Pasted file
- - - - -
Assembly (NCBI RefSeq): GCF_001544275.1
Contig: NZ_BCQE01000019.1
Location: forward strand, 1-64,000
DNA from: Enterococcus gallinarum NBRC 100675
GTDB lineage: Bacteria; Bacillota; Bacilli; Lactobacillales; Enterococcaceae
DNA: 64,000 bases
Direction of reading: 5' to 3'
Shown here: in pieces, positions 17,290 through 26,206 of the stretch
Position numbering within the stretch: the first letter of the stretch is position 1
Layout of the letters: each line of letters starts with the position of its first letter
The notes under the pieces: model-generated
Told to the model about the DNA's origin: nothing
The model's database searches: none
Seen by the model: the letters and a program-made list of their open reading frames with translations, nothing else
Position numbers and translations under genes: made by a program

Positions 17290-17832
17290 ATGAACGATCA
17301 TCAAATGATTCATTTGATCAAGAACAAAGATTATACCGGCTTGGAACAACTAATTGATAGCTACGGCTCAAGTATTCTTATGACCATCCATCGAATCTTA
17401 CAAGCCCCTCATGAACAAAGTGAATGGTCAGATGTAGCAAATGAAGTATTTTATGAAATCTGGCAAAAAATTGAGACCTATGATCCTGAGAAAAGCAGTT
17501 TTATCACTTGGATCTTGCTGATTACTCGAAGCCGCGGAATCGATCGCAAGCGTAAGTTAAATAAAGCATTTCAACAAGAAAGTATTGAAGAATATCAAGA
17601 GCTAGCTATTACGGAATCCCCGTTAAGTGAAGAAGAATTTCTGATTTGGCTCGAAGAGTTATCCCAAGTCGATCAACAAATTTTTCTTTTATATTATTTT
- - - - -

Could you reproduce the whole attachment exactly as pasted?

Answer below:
Assembly (NCBI RefSeq): GCF_001544275.1
Contig: NZ_BCQE01000019.1
Location: forward strand, 1-64,000
DNA from: Enterococcus gallinarum NBRC 100675
GTDB lineage: Bacteria; Bacillota; Bacilli; Lactobacillales; Enterococcaceae
DNA: 64,000 bases
Direction of reading: 5' to 3'
Shown here: in pieces, positions 17,290 through 26,206 of the stretch
Position numbering within the stretch: the first letter of the stretch is position 1
Layout of the letters: each line of letters starts with the position of its first letter
The notes under the pieces: model-generated
Told to the model about the DNA's origin: nothing
The model's database searches: none
Seen by the model: the letters and a program-made list of their open reading frames with translations, nothing else
Position numbers and translations under genes: made by a program

Positions 17290-17832
17290 ATGAACGATCA
17301 TCAAATGATTCATTTGATCAAGAACAAAGATTATACCGGCTTGGAACAACTAATTGATAGCTACGGCTCAAGTATTCTTATGACCATCCATCGAATCTTA
17401 CAAGCCCCTCATGAACAAAGTGAATGGTCAGATGTAGCAAATGAAGTATTTTATGAAATCTGGCAAAAAATTGAGACCTATGATCCTGAGAAAAGCAGTT
17501 TTATCACTTGGATCTTGCTGATTACTCGAAGCCGCGGAATCGATCGCAAGCGTAAGTTAAATAAAGCATTTCAACAAGAAAGTATTGAAGAATATCAAGA
17601 GCTAGCTATTACGGAATCCCCGTTAAGTGAAGAAGAATTTCTGATTTGGCTCGAAGAGTTATCCCAAGTCGATCAACAAATTTTTCTTTTATATTATTTT